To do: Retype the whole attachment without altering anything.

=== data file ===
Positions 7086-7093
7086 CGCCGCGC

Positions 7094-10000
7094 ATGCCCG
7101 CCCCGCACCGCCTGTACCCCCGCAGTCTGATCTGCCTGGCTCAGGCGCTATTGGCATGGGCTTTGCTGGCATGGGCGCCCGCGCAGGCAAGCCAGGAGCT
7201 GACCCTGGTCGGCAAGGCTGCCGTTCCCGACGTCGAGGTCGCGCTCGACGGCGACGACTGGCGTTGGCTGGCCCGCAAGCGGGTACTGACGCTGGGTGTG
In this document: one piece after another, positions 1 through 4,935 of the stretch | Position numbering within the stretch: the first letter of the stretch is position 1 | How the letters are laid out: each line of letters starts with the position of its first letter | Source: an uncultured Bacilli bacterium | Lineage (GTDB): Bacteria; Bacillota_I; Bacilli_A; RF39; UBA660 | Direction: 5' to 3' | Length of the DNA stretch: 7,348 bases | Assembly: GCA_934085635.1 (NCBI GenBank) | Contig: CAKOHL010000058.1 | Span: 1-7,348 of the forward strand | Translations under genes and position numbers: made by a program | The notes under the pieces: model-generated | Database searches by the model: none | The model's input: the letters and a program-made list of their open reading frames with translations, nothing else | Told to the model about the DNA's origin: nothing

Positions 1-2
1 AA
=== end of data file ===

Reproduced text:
Positions 7086-7093
7086 CGCCGCGC

Positions 7094-10000
7094 ATGCCCG
7101 CCCCGCACCGCCTGTACCCCCGCAGTCTGATCTGCCTGGCTCAGGCGCTATTGGCATGGGCTTTGCTGGCATGGGCGCCCGCGCAGGCAAGCCAGGAGCT
7201 GACCCTGGTCGGCAAGGCTGCCGTTCCCGACGTCGAGGTCGCGCTCGACGGCGACGACTGGCGTTGGCTGGCCCGCAAGCGGGTACTGACGCTGGGTGTG
In this document: one piece after another, positions 1 through 4,935 of the stretch | Position numbering within the stretch: the first letter of the stretch is position 1 | How the letters are laid out: each line of letters starts with the position of its first letter | Source: an uncultured Bacilli bacterium | Lineage (GTDB): Bacteria; Bacillota_I; Bacilli_A; RF39; UBA660 | Direction: 5' to 3' | Length of the DNA stretch: 7,348 bases | Assembly: GCA_934085635.1 (NCBI GenBank) | Contig: CAKOHL010000058.1 | Span: 1-7,348 of the forward strand | Translations under genes and position numbers: made by a program | The notes under the pieces: model-generated | Database searches by the model: none | The model's input: the letters and a program-made list of their open reading frames with translations, nothing else | Told to the model about the DNA's origin: nothing

Positions 1-2
1 AA